Today, 12 April, I received a call from Carol at Hollard, advising me that A&G were about to commence legal proceedings because I still hadn’t made my excess payment. Refreshingly (for me, at least) I was able to retain my composure, while I informed Carol that I knew this to be the case because I’d had a very pleasant chat with Martha from A&G just last week. I further informed Carol that, during my conversation with Martha, I hadn’t just agreed to her taking whatever action she needed to take, in order to extract some kind of blood from the Real/Hollard stone, but I’d actively encouraged her to do so.

I also told Carol today that I’d been ready to pay the excess since the first time I spoke to Real Insurance in January and that, despite having asked more than once if I should do so, I had repeatedly been told that it wasn’t necessary—given this, I asked Carol to explain why I was now being threatened with legal action for not having made a payment that I’d been specifically advised not to make; Carol’s only response was a stock scripted apology for the provision of incorrect information. Despite this, when Carol advised that she would email the payment instructions to me she was also exceedingly clear that I should make the payment as soon as I possibly could—despite everything that had been discussed and despite multiple apologies on her part for the conflicting information I’d been provided with by Hollard to-date, the expectation of a more-or-less immediate transaction was put firmly onto me.

As a matter of principle, as soon as I was able to do so this afternoon I made the payment of my $800 excess, as per the instructions provided in Carol’s email. If only you’d provided these instructions to me three months ago, all of this fuss and bother could’ve been avoided; the fact that you didn’t, and that it consequently wasn’t, has only left me with a less than positive impression of Real Insurance, Hollard Insurance, and your awful, inconsistent, ill-informed, slow to answer, slow to respond, snappish, shitty customer service.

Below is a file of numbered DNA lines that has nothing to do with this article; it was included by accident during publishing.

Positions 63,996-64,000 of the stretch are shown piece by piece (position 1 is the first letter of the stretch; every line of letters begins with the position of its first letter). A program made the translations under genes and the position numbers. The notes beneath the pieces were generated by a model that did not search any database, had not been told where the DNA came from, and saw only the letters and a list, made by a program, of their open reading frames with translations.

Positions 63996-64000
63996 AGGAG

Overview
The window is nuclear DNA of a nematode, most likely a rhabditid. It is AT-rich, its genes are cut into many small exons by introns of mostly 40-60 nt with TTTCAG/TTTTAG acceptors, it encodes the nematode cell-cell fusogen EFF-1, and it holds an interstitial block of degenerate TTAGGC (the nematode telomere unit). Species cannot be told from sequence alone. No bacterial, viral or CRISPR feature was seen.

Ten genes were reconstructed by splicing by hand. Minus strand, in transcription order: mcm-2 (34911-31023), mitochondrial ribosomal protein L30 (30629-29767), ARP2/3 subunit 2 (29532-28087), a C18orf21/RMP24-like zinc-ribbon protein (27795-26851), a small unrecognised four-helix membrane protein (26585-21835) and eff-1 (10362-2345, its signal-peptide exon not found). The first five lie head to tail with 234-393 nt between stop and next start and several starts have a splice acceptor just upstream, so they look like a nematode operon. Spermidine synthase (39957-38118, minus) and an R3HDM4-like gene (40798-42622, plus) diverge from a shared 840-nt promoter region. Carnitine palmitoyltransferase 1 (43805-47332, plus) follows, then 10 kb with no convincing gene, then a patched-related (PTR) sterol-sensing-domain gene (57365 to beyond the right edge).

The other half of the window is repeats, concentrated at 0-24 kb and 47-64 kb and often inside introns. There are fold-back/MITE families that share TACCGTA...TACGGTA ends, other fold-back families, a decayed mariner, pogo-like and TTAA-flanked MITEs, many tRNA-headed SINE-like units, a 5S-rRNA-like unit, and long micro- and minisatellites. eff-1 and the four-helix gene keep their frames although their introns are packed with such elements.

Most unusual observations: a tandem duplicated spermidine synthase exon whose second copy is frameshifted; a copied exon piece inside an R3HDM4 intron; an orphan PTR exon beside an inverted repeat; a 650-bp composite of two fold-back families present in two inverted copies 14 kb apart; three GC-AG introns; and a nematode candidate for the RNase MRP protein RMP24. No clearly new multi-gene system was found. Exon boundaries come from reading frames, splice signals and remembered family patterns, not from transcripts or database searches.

In fact, to say that all of this has made for an appalling customer experience on my part would be one of the greatest understatements of my life—and even as someone who’s known for dramatic flourishes, much ranting, and frequent exaggeration, that’s still a big call.

Among other things, the grossly inefficient way this seemingly straightforward case has been handled has resulted in much wasted time for Jenny and Martha at A&G, for Terry, Nolene and Barry at the smash repairers, and for your own staff members Jade, Heather, Margaret, Sharon and Carol, as well as having taken up a vast amount of my own time and energy—and now, it’s also sucking the life of whatever poor sap’s been charged with the task of reading this feedback.

So now, my dear parent company Insurer and sub-brand, I have some questions for you, which I would ask you to respond to at my earliest convenience (see date specified below), lest further action be initiated against you. To paraphrase your recent written instruction to me, it is important you attend to this promptly, as I will not cover any legal costs incurred due to you delaying the response to my questions.

Question 1: why should I, as a loyal Real Insurance customer of more than six years’ standing, have received threats of legal action regarding a payment for which I’d never received any instructions, nor indeed any specific request, to make?

Question 2: why, today, did I receive an email stating “It is important you attend to this promptly, as we will not cover any legal costs incurred due to you delaying the payment of the excess”, when I’ve not been the cause of any such delay—nor any delay at all—at any point along this process to-date?